A second case of intimidation of NGO activists that Human Rights Watch investigated involved a community organizer visited at night by two individuals who he believed were members of the government security forces who verbally intimidated him because of his efforts organizing opposition to an upcoming eviction. Irwan Naibaho heads a small community group that is advocating for better compensation for land being acquired for the East Canal Project. At an anniversary celebration for the organization, Irwan Naibaho gave a speech to the community members and local government officials in attendance:
Human Rights Watch spoke to another NGO advocate beaten by public order officials while attempting to rally community residents to resist an eviction that was in progress and denouncing the eviction as illegal over a loudspeaker. Nurkholis Hidayat, a lawyer, recounted what happened at the eviction at Cakung Cilincing, on September 15, 2005:
Nurkholis filed a complaint with the police about this treatment, but has not received any official response from the authorities.
Photo 6: The eviction at Pisangan Timur cleared land approximately 250 meters from the train track scheduled for widening. The government claimed that the houses were to be demolished because they were built without permission. The eviction letters, however, came from the government office of the Double-Double Track project.
147 Human Rights Watch interview with Rini Rumasilan (not her real name), interviewed January 20, 2006. Rini Rumasilans home in Cengkareng Timur was destroyed on September 17, 2003. Before the eviction she worked as a farmer, but after the eviction she does small trading.
148 Human Rights Watch interview with Jornal Effendi Siahaan, Deputy Head of Department for Public Order and Community Protection, January 26, 2006.
149 Human Rights Watch interview with Agus Adil (not his real name), interviewed January 11, 2006. Law enforcement officials may only use firearms against people when less extreme means are insufficient for self-defense, or for the defense of others against an imminent threat of death or serious injury, to prevent a particularly serious crime involving grave threat to life, or to arrest a person presenting such a danger who is resisting arrest. United Nations Basic Principles on the Use of Force and Firearms by Law Enforcement Officials, Adopted by the Eighth United Nations Congress on the Prevention of Crime and the Treatment of Offenders, August 27 to September 7, 1990, U.N. Doc. A/CONF.144/28/Rev.1 at 112 (1990), art. 9.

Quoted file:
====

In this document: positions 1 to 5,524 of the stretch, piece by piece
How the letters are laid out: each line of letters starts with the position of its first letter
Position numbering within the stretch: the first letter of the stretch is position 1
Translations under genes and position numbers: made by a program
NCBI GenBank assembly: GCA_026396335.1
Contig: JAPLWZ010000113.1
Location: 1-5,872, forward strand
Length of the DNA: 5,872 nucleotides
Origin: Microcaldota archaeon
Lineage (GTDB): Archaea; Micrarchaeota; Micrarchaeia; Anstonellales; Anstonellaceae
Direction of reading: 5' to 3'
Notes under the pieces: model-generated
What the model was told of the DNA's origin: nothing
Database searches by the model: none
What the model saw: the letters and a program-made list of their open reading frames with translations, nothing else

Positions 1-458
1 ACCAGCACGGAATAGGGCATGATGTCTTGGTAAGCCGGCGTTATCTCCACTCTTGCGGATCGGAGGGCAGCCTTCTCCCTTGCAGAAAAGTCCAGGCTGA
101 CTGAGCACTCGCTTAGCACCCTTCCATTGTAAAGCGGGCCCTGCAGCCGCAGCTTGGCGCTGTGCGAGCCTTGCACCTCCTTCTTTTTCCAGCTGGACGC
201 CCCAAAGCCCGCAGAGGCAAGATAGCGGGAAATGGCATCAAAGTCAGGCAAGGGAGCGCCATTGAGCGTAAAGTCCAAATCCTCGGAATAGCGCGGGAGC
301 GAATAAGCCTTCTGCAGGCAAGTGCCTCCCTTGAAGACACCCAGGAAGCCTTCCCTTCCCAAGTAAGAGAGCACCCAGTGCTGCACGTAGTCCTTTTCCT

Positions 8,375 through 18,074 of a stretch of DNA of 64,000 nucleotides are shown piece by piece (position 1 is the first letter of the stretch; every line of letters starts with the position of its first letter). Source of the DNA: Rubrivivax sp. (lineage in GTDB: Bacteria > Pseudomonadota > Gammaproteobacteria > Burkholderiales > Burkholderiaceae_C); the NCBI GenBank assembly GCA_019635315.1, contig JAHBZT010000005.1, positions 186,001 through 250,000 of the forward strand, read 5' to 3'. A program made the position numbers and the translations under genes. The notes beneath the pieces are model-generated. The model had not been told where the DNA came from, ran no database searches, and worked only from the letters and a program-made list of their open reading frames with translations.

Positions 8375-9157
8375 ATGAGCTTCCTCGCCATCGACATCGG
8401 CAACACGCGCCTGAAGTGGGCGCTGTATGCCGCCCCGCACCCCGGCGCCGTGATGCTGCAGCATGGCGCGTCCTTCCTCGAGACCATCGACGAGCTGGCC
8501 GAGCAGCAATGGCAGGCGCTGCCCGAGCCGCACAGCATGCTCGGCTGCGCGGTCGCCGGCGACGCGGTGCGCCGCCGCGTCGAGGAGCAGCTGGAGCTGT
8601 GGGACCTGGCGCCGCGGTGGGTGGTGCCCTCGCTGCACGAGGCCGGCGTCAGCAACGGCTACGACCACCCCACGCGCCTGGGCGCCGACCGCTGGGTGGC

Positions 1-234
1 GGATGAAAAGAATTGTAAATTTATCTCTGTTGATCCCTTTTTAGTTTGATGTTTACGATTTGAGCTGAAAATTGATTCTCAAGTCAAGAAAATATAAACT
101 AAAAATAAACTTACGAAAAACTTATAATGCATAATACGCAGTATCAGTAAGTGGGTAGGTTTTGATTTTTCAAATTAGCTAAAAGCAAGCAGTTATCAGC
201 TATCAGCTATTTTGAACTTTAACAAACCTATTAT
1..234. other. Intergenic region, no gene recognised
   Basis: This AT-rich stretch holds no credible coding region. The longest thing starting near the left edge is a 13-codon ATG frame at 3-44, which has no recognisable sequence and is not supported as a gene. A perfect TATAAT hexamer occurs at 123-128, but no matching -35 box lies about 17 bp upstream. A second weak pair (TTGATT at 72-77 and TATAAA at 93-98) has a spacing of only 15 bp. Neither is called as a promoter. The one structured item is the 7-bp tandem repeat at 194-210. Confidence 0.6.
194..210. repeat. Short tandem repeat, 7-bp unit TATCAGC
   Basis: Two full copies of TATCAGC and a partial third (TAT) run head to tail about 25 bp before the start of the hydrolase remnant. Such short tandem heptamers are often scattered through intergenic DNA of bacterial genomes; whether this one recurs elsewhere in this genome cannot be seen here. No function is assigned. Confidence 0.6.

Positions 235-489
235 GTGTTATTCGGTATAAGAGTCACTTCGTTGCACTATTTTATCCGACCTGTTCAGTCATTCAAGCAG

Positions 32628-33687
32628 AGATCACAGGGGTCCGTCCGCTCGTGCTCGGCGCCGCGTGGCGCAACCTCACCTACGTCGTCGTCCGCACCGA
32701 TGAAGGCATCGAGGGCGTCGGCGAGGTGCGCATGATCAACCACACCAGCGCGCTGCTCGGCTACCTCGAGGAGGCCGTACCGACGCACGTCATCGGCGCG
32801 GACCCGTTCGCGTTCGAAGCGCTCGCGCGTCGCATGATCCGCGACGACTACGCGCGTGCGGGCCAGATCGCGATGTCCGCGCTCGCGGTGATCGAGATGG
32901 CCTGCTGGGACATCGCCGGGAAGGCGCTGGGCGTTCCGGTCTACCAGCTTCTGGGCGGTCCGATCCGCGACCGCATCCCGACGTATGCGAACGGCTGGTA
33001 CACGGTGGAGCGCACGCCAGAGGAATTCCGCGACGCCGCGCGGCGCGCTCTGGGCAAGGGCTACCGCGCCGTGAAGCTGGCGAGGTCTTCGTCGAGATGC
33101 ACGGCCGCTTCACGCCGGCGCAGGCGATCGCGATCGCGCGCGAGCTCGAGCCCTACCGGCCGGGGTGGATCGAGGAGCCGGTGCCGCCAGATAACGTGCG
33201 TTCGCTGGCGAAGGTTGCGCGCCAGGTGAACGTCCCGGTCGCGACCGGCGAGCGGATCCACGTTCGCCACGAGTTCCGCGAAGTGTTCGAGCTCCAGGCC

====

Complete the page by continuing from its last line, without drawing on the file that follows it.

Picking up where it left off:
150 Non-lethal bullet is used to refer to metal pellets or plastic and rubber bullets which are substituted for live ammunition. Although they are sometimes referred to as non-lethal bullets in fact the large number of fatalities which have occurred when police forces have used such bullets has led to a number of police forces deciding not to use them.
151 Human Rights Watch interview with Pramana Prihatin (not his real name), Pondok Kopi, January 12, 2006.
152 Human Rights Watch interview with Kalarensi Aries (not her real name), a forty-four-year-old woman who runs a small food store, who was interviewed in the rebuilt community of Pondok Kopi on January 12, 2006. Kalarensi Ariess home in Pondok Kopi was destroyed on October 29, 2001.
153 Human Rights Watch interview with Kalarensi Aries (not her real name), January 12, 2006.
154 Human Rights Watch interview with Pramana Prihatin (not his real name), Pondok Kopi, January 12, 2006.
155 Human Rights Watch interview with Rini Rumasilan (not her real name), January 20, 2006.
156 Human Rights Watch interview with Hariadi Tadji (not his real name), a thirty-three-year-old who sells gasoline on the side of the road, interviewed across the road from his demolished home on January 8, 2006.